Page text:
The Caandian Wheat Board seems to be the Canadian way. Working together. Sharing risk and profit. There is a kind of unspoken social contract between farmers and the Canadian govt. It was farmers after all staking their families' futures in the west that made western Canada not only part of Canadian soil at a time it could have become part of the US. But it also provided an economic pillar of the western economy. Yet one that occasionally needs the deep pockets of all of Canada with subsidies and relief.

A formidable competitor in marketing wheat, in 1984 as the CWB planned its 50th anniversary the Kansas Wheat Commission hoped that it would just take the year off. Australia has a similar marketing organization but it is becoming a private corporation.

McLane's Flour Mill

McLane's Flour Mill

"Flour Milling Makes Winnipeg"

by George Siamandas

The first mills used water power and were like Grant's Mill at Sturgeon Creek in St. James. Grants Mill was built in 1829 and operated with a 240 foot dam. It operated for only three years as Grant had trouble with the engineering of the dam. Another early mill was built by Louis Riel senior on the Seine River. Riel had increased the flow into the Seine by dredging. The mill stones are displayed at the St Boniface Museum. By 1856 nine water mills operated in Winnipeg.

The other source of power was the windmill popularized by the one illustrated in Steinbach Mennonite Village. The first windmill in Manitoba was built in 1825 and its parts were sent out by Lord Selkirk. A man named Mitchell was dispatched from Scotland to assemble it after it sat in limbo for ten years. It was located at Point Douglas. Windmills were prominent in Manitoba till about 1870. It was the steam powered mill that moved things forward.

McLane's Flour Mill was actually built by the Hudson Bay Co. at the Forks in October 1876. It was built here because the HBC as a large land owner was trying to attract business closer to its holdings and away from city hall and the Point Douglas area. But shortly after completion, it was leased by JN McLane and it became known as McLane's Mill. The equipment came from Buffalo New York and the engine supplied 250 horsepower. it could grind 1350 bushels in 24 hours.

But the following year the HBC cancelled the lease and took back the mill. They put a Wrigley in charge and heavily invested in improvements. But the venture did not go well. Because of its location at teh Forks before the CN, the HBC Mill had no access to the railway as did the Ogilvie Mill. Even worse the HBC MIll was which was built in 1881 and it was not exempt from taxes. Ogilvie was saving 140,000 while McMillan saved 40,000 annually in the 1880s.

Ogilvie's did for Winnipeg what the railway and Eatons had done. When built in 1881 it was the state of the art. Ogilvie had been in business since 1801 in Montreal with their first mill on the La Chine rapids. They started to buy wheat directly in Manitoba in 1877 for their eastern mills. Ogilvie was eventually persuaded by Winnipeg City Council's offer of a 20 year tax holiday. But Winnipeg was also well located in relation to the US markets and the growing western markets. By June 1882 a six storey structure and smokestack with a base of 18 feet and a 101 foot high smokestack. Three boilers provided stream power for a 400 hp engine. coal became the fuel of choice. It went electric in 1906. The flour it produced was of the highest standard and it was very consistent.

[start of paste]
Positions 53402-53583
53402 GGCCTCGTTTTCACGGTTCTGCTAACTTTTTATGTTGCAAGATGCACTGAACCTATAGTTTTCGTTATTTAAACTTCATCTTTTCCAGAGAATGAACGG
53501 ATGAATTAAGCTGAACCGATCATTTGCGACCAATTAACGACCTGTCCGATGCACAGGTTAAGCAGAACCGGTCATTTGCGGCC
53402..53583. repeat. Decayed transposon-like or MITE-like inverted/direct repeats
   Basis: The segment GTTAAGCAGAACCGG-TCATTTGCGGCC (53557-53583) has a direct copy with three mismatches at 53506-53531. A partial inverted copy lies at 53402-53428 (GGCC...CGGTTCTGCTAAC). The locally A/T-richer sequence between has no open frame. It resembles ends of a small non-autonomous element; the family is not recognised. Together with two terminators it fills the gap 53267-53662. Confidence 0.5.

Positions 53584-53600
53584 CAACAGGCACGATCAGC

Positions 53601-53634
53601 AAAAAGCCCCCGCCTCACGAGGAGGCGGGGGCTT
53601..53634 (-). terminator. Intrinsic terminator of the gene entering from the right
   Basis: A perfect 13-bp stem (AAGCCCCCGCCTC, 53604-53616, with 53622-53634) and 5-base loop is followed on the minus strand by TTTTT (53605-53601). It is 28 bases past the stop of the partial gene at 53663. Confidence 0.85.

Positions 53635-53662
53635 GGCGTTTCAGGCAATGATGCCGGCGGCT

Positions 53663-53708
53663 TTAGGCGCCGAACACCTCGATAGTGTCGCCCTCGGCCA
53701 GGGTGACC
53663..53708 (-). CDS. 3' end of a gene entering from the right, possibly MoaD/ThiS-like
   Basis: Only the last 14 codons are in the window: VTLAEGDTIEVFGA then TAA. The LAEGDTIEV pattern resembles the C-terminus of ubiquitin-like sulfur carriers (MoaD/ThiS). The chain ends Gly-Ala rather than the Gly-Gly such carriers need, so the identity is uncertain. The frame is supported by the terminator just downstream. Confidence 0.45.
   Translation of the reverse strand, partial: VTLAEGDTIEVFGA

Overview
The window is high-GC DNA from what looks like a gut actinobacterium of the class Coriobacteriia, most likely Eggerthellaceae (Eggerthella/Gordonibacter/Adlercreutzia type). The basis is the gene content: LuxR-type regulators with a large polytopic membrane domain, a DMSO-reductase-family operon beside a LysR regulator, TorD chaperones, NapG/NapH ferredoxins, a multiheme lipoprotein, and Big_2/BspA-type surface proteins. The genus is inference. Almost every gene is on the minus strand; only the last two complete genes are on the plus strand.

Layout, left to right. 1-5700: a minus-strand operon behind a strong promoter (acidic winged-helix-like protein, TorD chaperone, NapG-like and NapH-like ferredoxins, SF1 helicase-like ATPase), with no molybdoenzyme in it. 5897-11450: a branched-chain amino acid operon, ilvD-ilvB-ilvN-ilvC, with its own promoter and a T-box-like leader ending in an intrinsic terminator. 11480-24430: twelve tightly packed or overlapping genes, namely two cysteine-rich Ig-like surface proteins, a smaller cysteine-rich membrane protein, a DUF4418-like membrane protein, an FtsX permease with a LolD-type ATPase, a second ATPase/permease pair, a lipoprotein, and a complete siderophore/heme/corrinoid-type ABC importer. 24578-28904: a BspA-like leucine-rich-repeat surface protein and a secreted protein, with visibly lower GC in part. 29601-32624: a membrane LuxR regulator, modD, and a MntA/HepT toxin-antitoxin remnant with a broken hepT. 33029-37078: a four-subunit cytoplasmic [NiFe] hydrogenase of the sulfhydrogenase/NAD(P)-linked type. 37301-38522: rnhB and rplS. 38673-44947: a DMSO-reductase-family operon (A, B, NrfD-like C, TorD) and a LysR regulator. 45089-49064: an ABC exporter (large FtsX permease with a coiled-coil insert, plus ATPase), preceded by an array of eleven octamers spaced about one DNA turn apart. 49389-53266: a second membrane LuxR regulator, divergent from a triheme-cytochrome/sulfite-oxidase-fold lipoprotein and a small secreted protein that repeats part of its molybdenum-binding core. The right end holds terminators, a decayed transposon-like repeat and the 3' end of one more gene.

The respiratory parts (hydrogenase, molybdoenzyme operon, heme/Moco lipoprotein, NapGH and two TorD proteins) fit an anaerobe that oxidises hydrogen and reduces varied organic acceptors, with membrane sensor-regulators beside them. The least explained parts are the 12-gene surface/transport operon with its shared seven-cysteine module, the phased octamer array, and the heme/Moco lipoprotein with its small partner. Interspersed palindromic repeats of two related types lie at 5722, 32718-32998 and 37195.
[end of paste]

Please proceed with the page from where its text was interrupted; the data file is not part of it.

Flour mills proliferated in many small communitites. At one time 98 communities in Manitoba had a flour mill. Only one real heritage value flour mill remains in Manitoba and it is at Holmfield south western Manitoba and it's operated by the Harrison brothers who were granted $2,000 by the local council in 1897. While electrical power replaced the original stream units in 1947, the mill's original processing and operating equipment remains intact. It served local needs and continues to be sustained by the local community and by the patience of its current generation of Harrisons. Its produce is labelled "Turtle Mountain Maid."

Harrison's Mill remains the oldest operating flour mill in western Canada. And considering its vintage of 1897, it is head and shoulders over everything else. The equipment is actually from 1881. A third generation of farmer and lawyer Bill Harrison brothers and brother Errick serve a small clientele during the summer months. Canada which once had 1,000 mills, had fewer than 33 (in 1994).



By George Siamandas

The first grain elevator was built in Buffalo in 1841. Over time grain elevators have become the architectural icon of the prairies. The first were known as flat warehouses. Looking like normal buildings with gable roofs they soon gave way to the tall wooden sentinels that dot the Canadian prairie.

They were typically 20x40x8 feet. Only one such elevator remains in Brookdale Manitoba. The classic grain elevators began to be built in the 1880s. They were built to the CPR's standard plan. 50 or 60 feet high and powered by a steam or diesel engine.

Western Canada's first and Manitoba's first grain elevator was built by a railway siding near Niverville Manitoba in 1878. What was unusual was that it was round and it would be the only one of its kind. It had been built by Mennonites settlers that had come four years earlier. It operated until 1904 with horse power and could hold 25,000 bushels.

Grain Farmers convinced the Manitoba government of Premier Roblin to build a series of government owned elevators

Responding to farmer's concerns that they were not being treated fairly by the grain companies and their elevator, the grain Act sought to establish rules and regulations on how farmer's and their grain were marketed. Grain Exchange was called the House of Closed Shutters.